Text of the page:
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Two soldiers killed in Thai, independence banners found

Two soldiers were shot dead by unidentified gunmen in an ambush in Thailand's south on Thursday, police said. Dozens of banners calling for independence have been found in the insurgency-plagued region.

world Updated: Jul 16, 2015 17:00 IST
Thai police officers inspect the bodies of two Thai soldiers shot dead and burned in a car by suspected separatist militant in the Rueso district of Thailand's restive southern province of Narathiwat. More than 6,300 people, the majority of them civilians, have died in over a decade of conflict pitting troops and police against rebels seeking greater autonomy for the Muslim-majority provinces bordering Malaysia. (AFP Photo)
Thai police officers inspect the bodies of two Thai soldiers shot dead and burned in a car by suspected separatist militant in the Rueso district of Thailand's restive southern province of Narathiwat. More than 6,300 people, the majority of them civilians, have died in over a decade of conflict pitting troops and police against rebels seeking greater autonomy for the Muslim-majority provinces bordering Malaysia. (AFP Photo)

Two soldiers were shot dead by unidentified gunmen in an ambush in Thailand's south on Thursday, police said. Dozens of banners calling for independence have been found in the insurgency-plagued region.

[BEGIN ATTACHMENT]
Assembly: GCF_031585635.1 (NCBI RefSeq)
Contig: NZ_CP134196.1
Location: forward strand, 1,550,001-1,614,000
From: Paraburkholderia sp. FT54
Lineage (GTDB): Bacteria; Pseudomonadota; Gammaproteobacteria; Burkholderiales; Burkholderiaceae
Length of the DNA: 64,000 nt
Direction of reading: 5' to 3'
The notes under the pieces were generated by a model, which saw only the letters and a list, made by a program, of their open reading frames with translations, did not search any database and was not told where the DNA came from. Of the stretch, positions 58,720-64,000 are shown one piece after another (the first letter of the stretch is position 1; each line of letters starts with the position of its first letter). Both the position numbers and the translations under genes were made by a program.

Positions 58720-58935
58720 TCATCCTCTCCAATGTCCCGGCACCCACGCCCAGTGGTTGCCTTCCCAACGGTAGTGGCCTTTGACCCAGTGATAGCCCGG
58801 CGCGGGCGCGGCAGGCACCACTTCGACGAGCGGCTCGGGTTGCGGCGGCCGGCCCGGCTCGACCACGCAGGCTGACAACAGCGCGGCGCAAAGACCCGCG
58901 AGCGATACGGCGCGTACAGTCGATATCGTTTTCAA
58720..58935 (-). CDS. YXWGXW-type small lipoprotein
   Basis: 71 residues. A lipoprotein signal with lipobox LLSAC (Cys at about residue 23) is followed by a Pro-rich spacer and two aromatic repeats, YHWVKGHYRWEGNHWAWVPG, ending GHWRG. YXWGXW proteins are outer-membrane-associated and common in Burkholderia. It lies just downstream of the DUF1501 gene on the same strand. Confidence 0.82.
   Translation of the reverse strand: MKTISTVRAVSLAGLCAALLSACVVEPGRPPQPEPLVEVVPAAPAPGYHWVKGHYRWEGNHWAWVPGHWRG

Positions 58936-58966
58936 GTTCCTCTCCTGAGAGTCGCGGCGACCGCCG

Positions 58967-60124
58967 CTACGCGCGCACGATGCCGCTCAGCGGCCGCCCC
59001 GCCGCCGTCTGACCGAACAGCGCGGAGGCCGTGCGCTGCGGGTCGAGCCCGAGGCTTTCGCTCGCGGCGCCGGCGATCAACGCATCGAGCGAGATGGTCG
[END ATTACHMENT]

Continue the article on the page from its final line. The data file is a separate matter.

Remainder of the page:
The two soldiers were killed as they drove back from patrol in Rueso district of Narathiwat province, police said, adding that the assailants were suspected insurgents.

"The two soldiers were killed while driving back from a patrol and were ambushed by around five to seven suspected insurgents and shot," said Police Lieutenant General Suchart Teerasawat, an inspector-general and deputy chief of a southern provinces operation centre. "Their bodies were set on fire," he added.

The attack comes despite a 50% drop in attacks by Muslim Malay rebels across the restive region, according to police.

The killings followed the discovery early on Thursday of dozens of banners in the southern provinces of Pattani, Yala and Narathiwat, home to a Muslim majority in predominantly Buddhist Thailand, calling for independence.

The banners were found in more than 10 cities across the region, police said. One read: "The nature of Siamese colonial hunters is that they lack humanitarian concern and they always lie to the international community."

Resistance to Buddhist rule has existed for decades in the predominantly Muslim provinces, which were part of a Malay Muslim sultanate until annexed by Thailand in 1902.

More than 6,500 people - most of them civilians - have died in violence, including shootings and bomb attacks, since January 2004 when conflict resurfaced.

Successive governments have failed to quell the separatist trouble. Last November, Thailand's military government vowed to bring peace to the south within a year. Since then, talks aimed at ending the insurgency have stalled.